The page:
Vince Cable urged to act on RBS investments

By staff writers
May 13, 2010

The new Business Secretary, Vince Cable, has been urged to act on his view of the banking system by curbing the unethical investments of the Royal Bank of Scotland (RBS).

Cable, a well-known critic of banking excesses, is one of the most senior Liberal Democrats to join the government after his party formed a coalition with the Conservatives.

The World Development Movement (WDM), People & Planet and PLATFORM issued a joint statement yesterday (12 May) congratulating Cable on his appointment.

The three groups suggested that he can make his mark by speedy action on RBS investments. The majority stake in RBS is now owned by the taxpayer. The campaigners argue that the government should use its stake to prevent investments in high-impact oil and gas extraction and to put the money into sustainable projects.

RBS has faced particular criticism for its involvement in tar sands extraction, which campaigners say is having devastating impacts on indigenous communities in Canada as well as on the climate.

"We are pleased to hear that Vince Cable, who has consistently spoken out in favour of regulating the banking sector will be part of the new coalition government,” said WDM's Director, Deborah Doane. She pointed out that the Liberal Democrats “committed at their Party Conference last year to end taxpayers' support for RBS' investments in tar sands extraction”.

The campaigners welcomed government plans to launch a green investment bank. They said they were hopeful that the Liberal Democrats would drive forward plans to raise money through a tax on speculative banking transactions.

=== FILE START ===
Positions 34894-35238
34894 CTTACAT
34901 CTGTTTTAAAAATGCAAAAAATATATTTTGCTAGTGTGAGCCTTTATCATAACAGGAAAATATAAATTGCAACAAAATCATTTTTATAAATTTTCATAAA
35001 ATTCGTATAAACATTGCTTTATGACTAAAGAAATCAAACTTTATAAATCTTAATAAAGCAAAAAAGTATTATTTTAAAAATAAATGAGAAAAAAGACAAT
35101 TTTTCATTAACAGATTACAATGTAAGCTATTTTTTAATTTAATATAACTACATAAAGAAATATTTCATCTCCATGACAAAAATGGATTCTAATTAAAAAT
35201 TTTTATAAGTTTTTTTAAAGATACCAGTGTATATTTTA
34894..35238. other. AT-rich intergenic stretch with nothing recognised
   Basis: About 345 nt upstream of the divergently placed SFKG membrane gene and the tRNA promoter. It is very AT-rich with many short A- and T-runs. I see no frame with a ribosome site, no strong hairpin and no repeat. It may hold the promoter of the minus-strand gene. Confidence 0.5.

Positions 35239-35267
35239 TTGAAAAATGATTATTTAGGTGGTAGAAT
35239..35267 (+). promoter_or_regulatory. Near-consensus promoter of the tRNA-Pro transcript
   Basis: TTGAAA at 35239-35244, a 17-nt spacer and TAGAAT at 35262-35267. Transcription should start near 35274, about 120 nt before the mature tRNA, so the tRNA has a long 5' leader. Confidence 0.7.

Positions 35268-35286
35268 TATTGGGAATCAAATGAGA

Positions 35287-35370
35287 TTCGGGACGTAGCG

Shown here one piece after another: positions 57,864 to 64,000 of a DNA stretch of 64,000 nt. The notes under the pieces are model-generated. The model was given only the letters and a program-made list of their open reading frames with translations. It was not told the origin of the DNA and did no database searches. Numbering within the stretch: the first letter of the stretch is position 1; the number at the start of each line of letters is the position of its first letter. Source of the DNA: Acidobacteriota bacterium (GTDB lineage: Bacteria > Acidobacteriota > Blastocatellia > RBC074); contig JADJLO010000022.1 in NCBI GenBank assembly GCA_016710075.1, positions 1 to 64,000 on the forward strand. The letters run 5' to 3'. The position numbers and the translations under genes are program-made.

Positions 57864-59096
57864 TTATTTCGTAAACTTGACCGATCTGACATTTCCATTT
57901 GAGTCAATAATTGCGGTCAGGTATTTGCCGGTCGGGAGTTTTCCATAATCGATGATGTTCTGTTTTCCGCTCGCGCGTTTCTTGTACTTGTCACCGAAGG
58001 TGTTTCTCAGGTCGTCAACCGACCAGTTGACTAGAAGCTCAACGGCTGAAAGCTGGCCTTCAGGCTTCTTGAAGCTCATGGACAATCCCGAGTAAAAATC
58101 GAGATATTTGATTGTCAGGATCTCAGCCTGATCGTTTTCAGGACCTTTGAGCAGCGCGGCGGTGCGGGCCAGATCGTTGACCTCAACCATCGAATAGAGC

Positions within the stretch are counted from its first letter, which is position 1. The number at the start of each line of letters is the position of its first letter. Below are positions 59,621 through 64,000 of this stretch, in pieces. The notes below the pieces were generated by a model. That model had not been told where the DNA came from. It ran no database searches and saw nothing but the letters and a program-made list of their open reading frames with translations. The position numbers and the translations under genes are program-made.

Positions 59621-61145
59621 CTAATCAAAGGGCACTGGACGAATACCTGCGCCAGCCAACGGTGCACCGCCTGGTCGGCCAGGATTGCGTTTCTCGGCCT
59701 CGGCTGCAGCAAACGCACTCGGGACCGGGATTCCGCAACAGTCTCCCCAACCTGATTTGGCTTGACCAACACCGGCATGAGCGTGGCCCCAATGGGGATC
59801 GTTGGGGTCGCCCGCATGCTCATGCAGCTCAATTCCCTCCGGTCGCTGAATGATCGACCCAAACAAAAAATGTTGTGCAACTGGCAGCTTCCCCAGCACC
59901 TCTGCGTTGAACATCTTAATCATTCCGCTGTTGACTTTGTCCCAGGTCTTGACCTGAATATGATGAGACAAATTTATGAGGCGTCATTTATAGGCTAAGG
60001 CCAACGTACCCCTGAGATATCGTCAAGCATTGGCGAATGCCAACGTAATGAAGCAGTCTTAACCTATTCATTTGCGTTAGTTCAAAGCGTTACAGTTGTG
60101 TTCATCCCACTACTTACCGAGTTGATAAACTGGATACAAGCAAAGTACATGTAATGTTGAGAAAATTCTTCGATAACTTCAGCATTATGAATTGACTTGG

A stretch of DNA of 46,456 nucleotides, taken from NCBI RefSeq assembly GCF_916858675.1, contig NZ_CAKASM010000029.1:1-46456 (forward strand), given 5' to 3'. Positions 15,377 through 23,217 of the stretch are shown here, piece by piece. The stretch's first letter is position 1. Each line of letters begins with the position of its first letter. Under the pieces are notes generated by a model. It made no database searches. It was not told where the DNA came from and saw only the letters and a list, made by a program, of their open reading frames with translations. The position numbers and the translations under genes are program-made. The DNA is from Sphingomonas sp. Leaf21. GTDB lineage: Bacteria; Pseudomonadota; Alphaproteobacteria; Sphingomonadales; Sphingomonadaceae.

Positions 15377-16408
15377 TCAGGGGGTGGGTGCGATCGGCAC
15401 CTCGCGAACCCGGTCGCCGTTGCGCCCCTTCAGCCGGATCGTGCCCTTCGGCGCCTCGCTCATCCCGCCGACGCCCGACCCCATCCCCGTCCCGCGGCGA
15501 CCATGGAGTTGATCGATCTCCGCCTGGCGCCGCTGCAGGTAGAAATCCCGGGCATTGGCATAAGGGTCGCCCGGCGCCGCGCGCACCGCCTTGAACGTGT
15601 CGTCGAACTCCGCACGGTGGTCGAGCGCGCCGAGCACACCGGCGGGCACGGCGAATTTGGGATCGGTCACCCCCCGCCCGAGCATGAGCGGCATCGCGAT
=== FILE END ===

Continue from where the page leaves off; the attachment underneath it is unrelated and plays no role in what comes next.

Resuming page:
But PLATFORM Co-Director Kevin Smith said that, “The new government's plans for a green investment bank will be dramatically undermined if it continues to allow RBS to use public money to support and expand carbon intensive industries and operations around the world”.

He added, “Vince Cable needs to ensure that the reform of the banking sector involves addressing environmental as well as financial sustainability”.

The campaigners point out that the new government could gain a good green reputation from the outset if they act on RBS investments quickly.

“Prompt action to ensure that public money does not go into tar sands in Canada or new coal-fired power stations will inspire confidence that this new government is serious about creating a low carbon future,” said Ian Leggett, director of People & Planet, Britain's largest student campaigning network.

Doane added, “Introducing these policies from the outset would be a real commitment to cleaning up the mess that the financial crisis has left Britain and the world in”.


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